Rack-Mixer Revolution

By Strother Bullins. Proprietary mix surfaces are still the norm at FOH positions around the world, yet seemingly every new digital mixing product on the market boasts some touch-based or GUI (Graphic User Interface) feature. Many are nearly or completely operable via a tablet or another freestanding, multi-touch CPU. As an industry, yes—we still love our buttons, knobs and faders. Yet we increasingly seem to, for example, love the freedom to move about any venue even more than any one traditional worksurface feature.
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Proprietary mix surfaces are still the norm at FOH positions around the world, yet seemingly every new digital mixing product on the market boasts some touch-based or GUI (Graphic User Interface) feature. Many are nearly or completely operable via a tablet or another freestanding, multi-touch CPU. As an industry, yes—we still love our buttons, knobs and faders. Yet we increasingly seem to, for example, love the freedom to move about any venue even more than any one traditional worksurface feature.

“I’m one of those people that believes there’s a place and use for many different kinds of equipment,” offers Liz May, live sound mixer, producer/engineer and production manager of Reynolds Auditorium in Winston-Salem NC—and an avid user of many different types of traditional mixing consoles as well as new rackmount mix processors controlled by consumer and/or proprietary touch devices. “I like ‘tablet mixing’ a lot, but there are many instances where I prefer a desk, too.”

May has gleaned plenty of experience with touch or tablet-centric mix systems from manufacturers including Allen & Heath, Behringer, Mackie, PreSonus and Yamaha. While she is an Allen & Heath GLD-80 digital mixing system owner/user, she likewise enjoys working with Mackie’s DL32R, PreSonus’s StudioLive AI and Yamaha’s TF-Rack, too, all controllable via tablet.

“For me, Mackie’s DL32R, PreSonus’ AI rack and Yamaha’s TF-Rack are great—super compact and highly functional,” she notes. “Among other perks, the time that you can save in setup is so valuable.”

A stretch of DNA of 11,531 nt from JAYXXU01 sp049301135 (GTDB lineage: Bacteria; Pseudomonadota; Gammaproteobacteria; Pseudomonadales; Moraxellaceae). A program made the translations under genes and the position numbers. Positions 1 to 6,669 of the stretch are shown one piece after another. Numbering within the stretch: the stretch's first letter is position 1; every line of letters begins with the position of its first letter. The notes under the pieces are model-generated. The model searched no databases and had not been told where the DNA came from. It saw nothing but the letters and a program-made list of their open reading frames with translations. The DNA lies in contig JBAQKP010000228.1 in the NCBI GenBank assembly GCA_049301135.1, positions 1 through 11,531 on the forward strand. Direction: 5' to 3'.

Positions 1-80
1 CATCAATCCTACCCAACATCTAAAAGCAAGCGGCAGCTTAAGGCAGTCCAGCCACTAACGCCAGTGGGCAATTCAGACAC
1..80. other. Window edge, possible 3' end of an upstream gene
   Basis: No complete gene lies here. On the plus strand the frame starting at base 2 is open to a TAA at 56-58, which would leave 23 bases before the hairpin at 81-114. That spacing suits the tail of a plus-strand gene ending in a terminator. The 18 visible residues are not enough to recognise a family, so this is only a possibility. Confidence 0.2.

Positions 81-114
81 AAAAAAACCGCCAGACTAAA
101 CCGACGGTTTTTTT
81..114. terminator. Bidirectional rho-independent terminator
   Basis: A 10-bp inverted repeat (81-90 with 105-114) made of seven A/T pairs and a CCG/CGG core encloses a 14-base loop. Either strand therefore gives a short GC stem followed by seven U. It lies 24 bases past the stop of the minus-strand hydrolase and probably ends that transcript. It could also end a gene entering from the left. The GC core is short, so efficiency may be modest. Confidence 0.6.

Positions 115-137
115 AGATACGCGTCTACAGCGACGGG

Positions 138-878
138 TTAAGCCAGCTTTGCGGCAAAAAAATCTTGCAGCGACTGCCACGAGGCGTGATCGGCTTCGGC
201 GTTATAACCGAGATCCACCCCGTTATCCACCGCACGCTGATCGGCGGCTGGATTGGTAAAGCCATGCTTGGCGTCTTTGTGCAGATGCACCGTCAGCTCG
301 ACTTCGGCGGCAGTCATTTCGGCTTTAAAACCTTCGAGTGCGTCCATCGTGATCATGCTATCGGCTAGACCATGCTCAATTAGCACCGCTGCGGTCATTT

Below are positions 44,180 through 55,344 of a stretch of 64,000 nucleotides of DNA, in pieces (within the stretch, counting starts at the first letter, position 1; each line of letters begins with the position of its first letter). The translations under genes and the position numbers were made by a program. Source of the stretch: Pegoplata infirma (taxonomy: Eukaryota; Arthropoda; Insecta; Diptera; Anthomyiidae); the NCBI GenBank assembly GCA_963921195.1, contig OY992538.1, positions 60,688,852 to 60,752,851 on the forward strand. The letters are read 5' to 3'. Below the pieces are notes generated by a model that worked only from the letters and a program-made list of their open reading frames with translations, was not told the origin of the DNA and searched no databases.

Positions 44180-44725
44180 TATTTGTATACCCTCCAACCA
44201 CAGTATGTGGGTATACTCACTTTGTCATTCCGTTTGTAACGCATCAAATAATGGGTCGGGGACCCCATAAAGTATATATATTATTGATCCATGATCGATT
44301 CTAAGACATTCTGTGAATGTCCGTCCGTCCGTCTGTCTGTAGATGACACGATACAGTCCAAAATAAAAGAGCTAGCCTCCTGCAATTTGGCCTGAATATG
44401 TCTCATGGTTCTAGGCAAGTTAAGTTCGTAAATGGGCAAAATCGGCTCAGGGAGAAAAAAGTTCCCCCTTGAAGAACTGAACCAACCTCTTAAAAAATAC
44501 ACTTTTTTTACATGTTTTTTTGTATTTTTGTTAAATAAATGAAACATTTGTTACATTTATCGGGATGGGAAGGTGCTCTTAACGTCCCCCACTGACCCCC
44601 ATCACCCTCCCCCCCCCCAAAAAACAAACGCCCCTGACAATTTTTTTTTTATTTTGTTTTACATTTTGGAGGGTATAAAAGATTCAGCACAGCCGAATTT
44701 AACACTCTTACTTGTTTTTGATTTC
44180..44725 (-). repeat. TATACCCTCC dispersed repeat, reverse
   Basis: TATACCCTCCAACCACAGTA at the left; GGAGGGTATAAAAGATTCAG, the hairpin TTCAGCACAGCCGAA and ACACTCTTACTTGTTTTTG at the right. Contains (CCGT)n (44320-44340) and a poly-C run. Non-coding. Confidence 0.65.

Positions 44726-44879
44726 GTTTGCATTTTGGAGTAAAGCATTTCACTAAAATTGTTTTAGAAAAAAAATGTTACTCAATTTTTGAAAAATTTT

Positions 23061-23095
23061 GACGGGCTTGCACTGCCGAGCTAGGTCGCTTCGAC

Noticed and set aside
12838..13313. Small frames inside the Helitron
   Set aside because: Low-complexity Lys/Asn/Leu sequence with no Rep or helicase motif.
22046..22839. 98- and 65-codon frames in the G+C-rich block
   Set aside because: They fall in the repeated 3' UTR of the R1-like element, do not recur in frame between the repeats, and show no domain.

May is in the midst of a full TF-Rack review for PSN, yet she has already come to a few conclusions, finding it “more than a bit different” from working on a standard TF Series console, she explains. “You have a different workflow, but I would prefer to mix using the TF-Rack as opposed to, say, an LS9. I find that I can get around a lot faster using an iPad with the TF-Rack—with the exception of the EQs—than I can on the desk.”

“Specifically, EQ is tougher to do on a tablet,” May offers. “Every [manufacturer] has a slightly different way of handling it, so I still find that certain types of detailed work are a challenge to do on a tablet. That said, with adjusting gain, turning compressors on and off, using sends and effects, routing to monitors and so on, I feel that I can do those things just as fast on a tablet as I can on a desk, just because you’re dealing with layers on these digital consoles as it is.”

Many mixing tasks are just simpler and easier when using a tablet-controlled digital mixer. Along with sheer measurement, size and weight-based benefits, operational and strategic conveniences abound. As May often mixes FOH as well as monitors at houses-of-worship, using a tablet-controlled rack-mount mixing system gives her the necessary freedom such gigs often require. “Sometimes they may not know what they need in their monitors,” explains May of some HOW-based performers. “I can just run up there and mix the monitors for them, or take the iPad up there when there’s a problem with someone’s in-ears. That’s instead of having to run back and forth continuously. Being able to cut the ‘umbilical cord’ to the desk is a great benefit to having a tablet-controlled mixer. That, and I can go sit in the house after a show gets going.”

Augmenting the collection of products mentioned above, other touchscreen mixing contenders are increasingly jumping into the game, including Allen & Heath, Crest Audio and QSC.

Building on the power of its Qu Series of compact digital mixers, Allen & Heath now offers its Qu-Pac Ultra Compact Digital Mixer, a Qu Series mixer packed into a rackmount digital mixing and effects unit featuring 16 mic/line channels with recallable preamps, the iLive FX engine and more, all controlled via a built-in touchscreen or the Qu-Pad app for iPad.

Meanwhile, QSC has effectively updated its entire TouchMix Series with newly unveiled Version 3.0 software for TouchMix-8 and Touch-Mix-16 and Version 1.2 for Touch-Mix-30 Pro. The new firmware is available as a free download for current users and is factory-installed in new production units. Version 3.0 for TouchMix-8 and TouchMix-16 provides 20 enhancements, many of which were features previously available exclusively on the TouchMix-30 Pro.

Finally, yet currently impending shipment, Crest Audio has announced its Tactus Digital Mixing System. Crest partnered with Waves Audio to create Tactus, a modular touch-screen mixer, processor and controller incorporating Waves’ eMotion LV1 software. Tactus is centered on a streamlined yet customizable touchscreen-controlled GUI that displays all audio routing, processing and mixing tools at hand. Designed to work with the Waves Audio’s eMotion Mixer for SoundGrid, Tactus notably allows the use of Waves plugins for live events, all running via Windows or Mac OS with one, two or three incorporated multi-touch screens.

With so many options available—and doubtlessly more to come—rackmount and tablet mixing choices will continue to make inroads into the modern live-sound setup.